that same day, May 6th, Fort Moultrie surrendered. On May 8th, General Clinton
called for unconditional surrender from General Lincoln, but Lincoln again tried
to negotiate for honors of war. On May 11th, the British fired red-hot shot that
burned several homes before Lincoln finally called for parlay and to negotiate
terms for surrender. The final terms dictated that the entire Continental force
captured were prisoners of war. On May 12th, the actual surrender took place with
General Lincoln leading a ragged bunch of soldiers out of the city. The
senior officers including Maj. General Benjamin Lincoln eventually were exchanged
for British officers in American hands. For all others in the Continental army,
a long stay on prison boats in Charleston Harbor was the result, where sickness
and disease would ravage them. The defeat left no Continental Army in the South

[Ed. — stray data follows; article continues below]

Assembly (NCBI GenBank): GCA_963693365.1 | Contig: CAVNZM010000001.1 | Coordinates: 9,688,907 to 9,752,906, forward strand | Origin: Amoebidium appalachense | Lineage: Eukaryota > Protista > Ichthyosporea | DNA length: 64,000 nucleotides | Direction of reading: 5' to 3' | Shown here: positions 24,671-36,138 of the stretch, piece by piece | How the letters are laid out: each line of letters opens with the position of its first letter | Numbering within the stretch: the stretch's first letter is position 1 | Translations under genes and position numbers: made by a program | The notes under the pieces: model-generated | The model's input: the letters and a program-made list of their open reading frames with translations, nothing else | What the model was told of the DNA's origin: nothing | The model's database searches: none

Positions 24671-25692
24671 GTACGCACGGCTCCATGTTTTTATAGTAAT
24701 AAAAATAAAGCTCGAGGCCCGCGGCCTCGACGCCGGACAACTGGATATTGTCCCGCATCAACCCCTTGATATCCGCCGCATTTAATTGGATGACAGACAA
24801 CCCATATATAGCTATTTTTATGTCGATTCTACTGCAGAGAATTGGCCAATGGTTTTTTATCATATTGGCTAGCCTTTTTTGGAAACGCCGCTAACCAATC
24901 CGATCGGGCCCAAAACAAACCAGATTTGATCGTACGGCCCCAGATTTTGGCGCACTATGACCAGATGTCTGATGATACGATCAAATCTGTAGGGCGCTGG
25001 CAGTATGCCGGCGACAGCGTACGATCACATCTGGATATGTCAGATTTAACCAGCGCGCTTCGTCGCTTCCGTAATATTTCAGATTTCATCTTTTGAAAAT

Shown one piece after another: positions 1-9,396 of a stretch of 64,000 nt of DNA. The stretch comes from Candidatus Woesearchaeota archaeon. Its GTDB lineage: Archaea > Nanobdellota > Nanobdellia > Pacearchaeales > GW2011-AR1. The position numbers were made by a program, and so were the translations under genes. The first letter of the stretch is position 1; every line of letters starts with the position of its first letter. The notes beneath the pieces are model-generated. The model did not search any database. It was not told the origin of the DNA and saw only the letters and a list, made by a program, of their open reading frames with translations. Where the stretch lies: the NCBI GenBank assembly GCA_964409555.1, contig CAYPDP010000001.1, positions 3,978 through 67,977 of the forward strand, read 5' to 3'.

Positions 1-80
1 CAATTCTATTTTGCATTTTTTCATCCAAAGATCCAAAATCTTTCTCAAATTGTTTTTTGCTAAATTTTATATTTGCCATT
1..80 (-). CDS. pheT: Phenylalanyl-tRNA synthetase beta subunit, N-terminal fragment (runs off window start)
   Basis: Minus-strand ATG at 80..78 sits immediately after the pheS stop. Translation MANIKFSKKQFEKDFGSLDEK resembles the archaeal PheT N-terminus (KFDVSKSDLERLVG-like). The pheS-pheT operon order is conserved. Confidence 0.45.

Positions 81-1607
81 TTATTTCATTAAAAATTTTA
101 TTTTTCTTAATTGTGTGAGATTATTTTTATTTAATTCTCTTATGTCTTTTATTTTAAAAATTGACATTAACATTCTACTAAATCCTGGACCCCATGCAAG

and the country wide open for British taking. Even before Lincoln surrendered,
the Continental Congress had already appointed Maj. General Horatio Gates to replace
quickly established outposts in a semicircle from Georgetown to Augusta, Georgia,
with positions at Camden, Ninety-Six, Cheraw, Rocky Mount and Hanging Rock in
between. Parole was offered to back country rebels and many accepted, including
Andrew Pickens. Soon after securing Charleston, Lt. General Henry Clinton gave
command of the Southern Theatre to Lt. General Charles Cornwallis and on June
5th, he sailed north back to New York.
Clinton's one order to General Cornwallis before he left, was to maintain possession
of Charleston above all else. Cornwallis was not to move into North Carolina if
it jeopordized this holding. Clinton also had ordered that all militia and civilians
be released from their parole. But in addition, they must take an oath to the
Crown and be at ready to serve when called upon by His Majesty's government. This
addition angered many of the locals and led to many deserting or ignoring the
order and terms of their parole.
Northern New Jersey
Period: 20 November 1776 - 26 June 1777
Staten Island and Northern New Jersey
Engagements from capture of Fort Lee to British withdrawal to start the invasion
Period: 25 August - 19 December 1777